A patent must teach one skilled in the relevant art how to make and use the claimed invention, as required by 35 U.S.C. §112(a). The Manual of Patent Examining Procedure (MPEP) 608.01(p) explains that unless an invention is disclosed such that one skilled in the art will be able to practice it without undue experimentation, at least one operative example of the invention must be set forth. On July 1, 2021, the United States Patent and Trademark Office (USPTO) will publish a reminder to patent applicants and patent practitioners that to satisfy the enablement and written description requirement, a patent application must properly present examples in a manner that clearly distinguishes between “prophetic” examples, which describe predicted experimental results, and “working” examples, which report actual experimental results. Failure to do so raises an inequitable conduct issue related to the applicant’s duty of disclosure, as discussed in our related posts here and here.
Prophetic examples, also called paper examples, are typically used in a patent application to describe reasonably expected future or anticipated results. Prophetic examples forecast simulated or predicted results in experiments which have not in fact been performed. In contrast, working examples correspond to work performed or experiments conducted that yielded actual results. To distinguish between these two types of examples, prophetic examples should be written in the present or future tense, and working examples should be written in the past tense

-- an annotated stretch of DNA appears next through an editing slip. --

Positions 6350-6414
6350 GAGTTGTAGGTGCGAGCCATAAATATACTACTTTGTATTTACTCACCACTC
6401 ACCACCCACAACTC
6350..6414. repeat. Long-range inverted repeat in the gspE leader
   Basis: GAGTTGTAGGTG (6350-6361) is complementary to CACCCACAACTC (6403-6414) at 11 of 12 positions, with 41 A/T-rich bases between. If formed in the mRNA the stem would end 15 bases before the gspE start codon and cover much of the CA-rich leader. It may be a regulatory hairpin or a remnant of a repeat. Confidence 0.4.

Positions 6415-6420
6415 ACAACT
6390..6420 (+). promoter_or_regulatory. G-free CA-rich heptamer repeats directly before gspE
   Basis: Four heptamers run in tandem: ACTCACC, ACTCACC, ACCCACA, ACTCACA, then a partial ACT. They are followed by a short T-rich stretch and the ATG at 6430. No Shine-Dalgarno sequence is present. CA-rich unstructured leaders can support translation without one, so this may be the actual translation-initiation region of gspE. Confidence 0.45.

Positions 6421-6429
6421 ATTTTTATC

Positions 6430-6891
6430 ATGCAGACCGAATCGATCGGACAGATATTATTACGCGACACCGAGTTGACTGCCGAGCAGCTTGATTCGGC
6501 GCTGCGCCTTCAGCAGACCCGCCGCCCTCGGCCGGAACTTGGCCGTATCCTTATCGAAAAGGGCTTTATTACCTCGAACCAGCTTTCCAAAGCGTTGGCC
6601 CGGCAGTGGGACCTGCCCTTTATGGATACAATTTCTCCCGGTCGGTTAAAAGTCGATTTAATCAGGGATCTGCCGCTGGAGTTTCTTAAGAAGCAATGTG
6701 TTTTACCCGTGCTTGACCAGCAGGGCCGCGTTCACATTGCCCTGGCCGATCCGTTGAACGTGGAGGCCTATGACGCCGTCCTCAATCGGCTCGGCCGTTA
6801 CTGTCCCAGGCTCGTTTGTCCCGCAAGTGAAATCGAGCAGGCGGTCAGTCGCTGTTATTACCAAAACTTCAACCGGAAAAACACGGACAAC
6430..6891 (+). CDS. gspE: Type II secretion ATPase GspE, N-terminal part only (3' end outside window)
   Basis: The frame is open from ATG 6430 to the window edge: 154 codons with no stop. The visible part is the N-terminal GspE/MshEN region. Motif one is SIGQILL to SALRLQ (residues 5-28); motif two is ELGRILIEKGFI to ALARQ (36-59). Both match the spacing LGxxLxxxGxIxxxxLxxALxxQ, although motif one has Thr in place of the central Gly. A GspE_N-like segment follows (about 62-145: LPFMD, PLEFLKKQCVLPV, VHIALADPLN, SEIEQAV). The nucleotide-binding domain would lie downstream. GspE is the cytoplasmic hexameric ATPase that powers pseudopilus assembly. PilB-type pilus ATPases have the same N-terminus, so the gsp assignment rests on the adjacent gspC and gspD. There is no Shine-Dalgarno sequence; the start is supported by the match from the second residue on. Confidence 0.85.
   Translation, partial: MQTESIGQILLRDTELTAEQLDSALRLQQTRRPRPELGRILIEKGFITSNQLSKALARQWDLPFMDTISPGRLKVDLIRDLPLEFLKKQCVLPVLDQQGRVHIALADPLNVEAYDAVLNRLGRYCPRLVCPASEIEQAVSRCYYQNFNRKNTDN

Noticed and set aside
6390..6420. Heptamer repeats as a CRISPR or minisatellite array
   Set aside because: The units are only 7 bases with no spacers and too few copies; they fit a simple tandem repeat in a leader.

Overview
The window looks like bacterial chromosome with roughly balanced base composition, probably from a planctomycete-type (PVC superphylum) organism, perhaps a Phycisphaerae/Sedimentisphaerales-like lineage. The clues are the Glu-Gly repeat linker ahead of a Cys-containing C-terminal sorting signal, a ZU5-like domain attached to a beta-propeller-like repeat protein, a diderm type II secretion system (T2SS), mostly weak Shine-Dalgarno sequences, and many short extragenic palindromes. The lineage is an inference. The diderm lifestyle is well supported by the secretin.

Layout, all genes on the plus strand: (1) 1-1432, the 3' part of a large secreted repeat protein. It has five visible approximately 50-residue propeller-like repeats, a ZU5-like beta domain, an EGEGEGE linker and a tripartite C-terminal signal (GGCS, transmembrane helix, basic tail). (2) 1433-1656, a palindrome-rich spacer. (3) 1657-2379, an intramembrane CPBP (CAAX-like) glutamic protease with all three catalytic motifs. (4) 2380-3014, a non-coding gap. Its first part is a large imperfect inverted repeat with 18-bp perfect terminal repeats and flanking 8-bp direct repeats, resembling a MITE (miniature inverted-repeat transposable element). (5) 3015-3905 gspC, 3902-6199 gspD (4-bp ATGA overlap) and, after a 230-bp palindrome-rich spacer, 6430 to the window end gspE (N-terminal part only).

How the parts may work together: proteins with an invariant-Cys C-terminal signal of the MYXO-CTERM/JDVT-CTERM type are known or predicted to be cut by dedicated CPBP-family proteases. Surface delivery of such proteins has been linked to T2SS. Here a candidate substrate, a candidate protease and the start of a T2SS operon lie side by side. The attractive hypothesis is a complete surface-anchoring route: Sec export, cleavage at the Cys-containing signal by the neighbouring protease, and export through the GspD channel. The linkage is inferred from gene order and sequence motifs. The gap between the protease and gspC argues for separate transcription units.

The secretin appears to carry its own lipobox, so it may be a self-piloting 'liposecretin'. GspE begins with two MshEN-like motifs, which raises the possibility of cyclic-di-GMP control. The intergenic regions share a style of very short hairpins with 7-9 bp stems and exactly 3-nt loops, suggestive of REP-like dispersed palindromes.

Surprising to some, it is well-established that inventors need not actually reduce their invention to practice and actually test it in order to obtain a patent. Using prophetic examples, inventors may “constructively” reduce their invention to practice and explain how one would or could test the claimed invention. The Federal Circuit has sanctioned the use of prophetic examples to meet patentability requirements, for example, in its 2015 opinion in Allergan, Inc. v. Sandoz Inc.. The courts have gone further and said that the presence of prophetic examples alone should not be the basis for asserting that a specification is not enabling. In fact, a patent application does not need to provide a guarantee that a prophetic example actually works! As explained in the Allegan v Sandoz case, all that is needed is a “sufficient description enabling a person of ordinary skill in the art to carry out an invention.”
Normally, the USPTO does not question the veracity of disclosed results. However, when prophetic examples are described in a manner that is ambiguous or that implies that the results are actual, then the adequacy and accuracy of the disclosure may come into question. If a patent reasonably raises any questions as to whether the results from the examples are actual, the USPTO may reject the application based on an insufficient disclosure under the enablement and/or written description requirements.
The USPTO’s June 30 notice explicitly states that “care should be taken to see that inaccurate or misleading statements, inaccurate evidence, or inaccurate experiments are not introduced into the record.” It also points to the Federal Circuit’s 2003 opinion in Hoffmann-La Roche, Inc. v. Promega Corp., noting that the Court held that “improperly identifying a prophetic example in the past tense validly raises an inequitable conduct issue based on the intent of the inventors in drafting the example in the past tense, when the example, in fact, is prophetic.”
Simply put, proper tense when describing examples must be used so readers can readily distinguish between actual results and predicted results: Working examples should be written in the past tense. Prophetic examples should be written in the present or future tense. However, to ensure complete clarity, one can also explicitly state at the beginning of an example that it is prophetic. Any ambiguities should be addressed during drafting, so a person having ordinary skill in the art reading the disclosure, including those who may not have the level of skill of the inventor, can rely on the disclosure as an accurate description of experiments that support the patent claim coverage. In other words, when drafting a patent application, keep it real.